Digital advocacy site blocked by Orange filter
Orange’s adult content filter has blocked the website of a digital advocacy group that works on tech issues such as net neutrality.
The Coalition for a Digital Economy (Coadec) was told its website was blocked on the mobile network yesterday, and has since struggled to find out who to report the issue to and why the site was erroneously blocked.
“Our site discusses issues facing tech startups and entrepreneurs building digital businesses,” said policy manager Sara Kelly in a post on the Coadec blog. “It does not contain any adult content, does not host a forum, and any comments made on blog posts are moderated and must obtain approval before being posted on our site.”
Earlier this week, a report from the Open Rights Group said it was aware of 60 sites that had been blocked in error by mobile operators – including a church and community site – and called for the industry to make it easier to report such flaws.
Indeed, Coadec found it difficult to simply confirm the block and find out what to do about it. Kelly said the group first called the Orange helpdesk, but was told it only dealt with customers – not websites.
We can understand mistakes, and we can understand if there’s a reason for the site being blocked, we just would like to know what the reason is in order to be able to address it
Coadec then asked Orange over Twitter, receiving a confirmation that the site was blocked when the person running the account checked it on their own phone. That person couldn’t say why the site was blocked, or offer advice what to do next, telling Coadec to talk to the Independent Mobile Classification Body (IMCB).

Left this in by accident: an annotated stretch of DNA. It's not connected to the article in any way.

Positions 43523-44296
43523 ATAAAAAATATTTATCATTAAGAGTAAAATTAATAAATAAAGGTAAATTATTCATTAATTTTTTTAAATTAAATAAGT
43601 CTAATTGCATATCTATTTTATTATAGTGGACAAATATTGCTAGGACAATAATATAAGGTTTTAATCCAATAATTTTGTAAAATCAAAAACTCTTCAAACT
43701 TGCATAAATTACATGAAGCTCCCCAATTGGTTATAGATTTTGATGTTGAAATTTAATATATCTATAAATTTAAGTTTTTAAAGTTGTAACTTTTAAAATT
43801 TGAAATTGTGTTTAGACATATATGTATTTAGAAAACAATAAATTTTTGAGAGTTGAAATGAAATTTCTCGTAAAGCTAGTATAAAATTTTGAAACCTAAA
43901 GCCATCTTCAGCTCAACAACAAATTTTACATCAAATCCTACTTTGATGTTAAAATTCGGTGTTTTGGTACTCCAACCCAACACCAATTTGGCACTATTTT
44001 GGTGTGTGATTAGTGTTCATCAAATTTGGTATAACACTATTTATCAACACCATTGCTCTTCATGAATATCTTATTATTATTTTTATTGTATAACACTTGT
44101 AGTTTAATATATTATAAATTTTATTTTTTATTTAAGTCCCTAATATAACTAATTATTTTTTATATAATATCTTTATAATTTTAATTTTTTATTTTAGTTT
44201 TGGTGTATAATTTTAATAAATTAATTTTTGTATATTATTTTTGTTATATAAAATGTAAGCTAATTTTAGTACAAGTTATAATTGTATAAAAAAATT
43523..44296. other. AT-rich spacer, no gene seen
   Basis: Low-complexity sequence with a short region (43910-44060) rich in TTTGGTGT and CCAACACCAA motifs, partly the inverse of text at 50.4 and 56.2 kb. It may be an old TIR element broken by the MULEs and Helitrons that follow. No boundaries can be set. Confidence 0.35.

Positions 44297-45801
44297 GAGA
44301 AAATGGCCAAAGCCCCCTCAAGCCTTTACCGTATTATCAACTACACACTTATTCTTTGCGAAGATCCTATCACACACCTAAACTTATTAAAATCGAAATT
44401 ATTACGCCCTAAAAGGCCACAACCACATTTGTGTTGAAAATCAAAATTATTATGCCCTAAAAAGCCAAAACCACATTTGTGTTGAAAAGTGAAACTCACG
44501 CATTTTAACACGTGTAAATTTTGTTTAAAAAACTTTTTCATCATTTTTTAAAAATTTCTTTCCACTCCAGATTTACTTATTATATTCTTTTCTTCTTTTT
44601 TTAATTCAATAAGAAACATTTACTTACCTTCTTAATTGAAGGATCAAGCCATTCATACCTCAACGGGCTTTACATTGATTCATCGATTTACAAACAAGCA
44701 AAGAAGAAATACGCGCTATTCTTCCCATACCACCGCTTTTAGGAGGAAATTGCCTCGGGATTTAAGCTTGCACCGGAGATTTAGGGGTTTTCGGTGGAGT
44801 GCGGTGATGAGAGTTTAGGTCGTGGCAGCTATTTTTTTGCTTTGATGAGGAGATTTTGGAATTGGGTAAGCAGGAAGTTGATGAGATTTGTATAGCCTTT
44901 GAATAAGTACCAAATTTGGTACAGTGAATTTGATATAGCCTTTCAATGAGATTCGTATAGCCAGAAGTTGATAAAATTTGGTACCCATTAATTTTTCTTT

The IMCB was set up by mobile operators to create a framework for classifying content as not suitable for children – but it only applies to operators’ own content, such as portals. It wasn’t designed to be used across the wider web, although mobile operators have suggested to PC Pro they do use it as a basis for their adult content filters.
The IMCB told Coadec “they were not responsible for WAP and 3G access to websites” and that “they had briefed the mobile phone operators on this some time ago but the operators were still directing individuals to them,” Kelly said.
After more calls, Coadec was told to write a letter or send a fax to Orange. Instead, it headed back to Twitter and was told the case would be dealt with; it is still waiting to hear back.
“Unfortunately the tools for reporting or redress either don’t exist or aren’t up to scratch,” she told PC Pro. “We can understand mistakes, and we can understand if there’s a reason for the site being blocked, we just would like to know what the reason is in order to be able to address it.”
Orange is looking into the issue for us, with its press office initially advising us that anyone affected in such a way should contact the IMCB or Orange customer service.
Kelly pointed out that such a block not only raised freedom of speech issues, but could hurt digital businesses. “[A] reporting and redress process that is complicated, and lengthy, could seriously inhibit a business who launches their site to discover it has incorrectly been blocked,” she said.
The incident comes as the Prime Minister is considering a network-level pornography ban across the wider internet, not only mobile phones.
“It is our position that applying similar style default blocks to broadband connections would present a significant risk to digital businesses inadvertently caught in these filters,” Kelly said.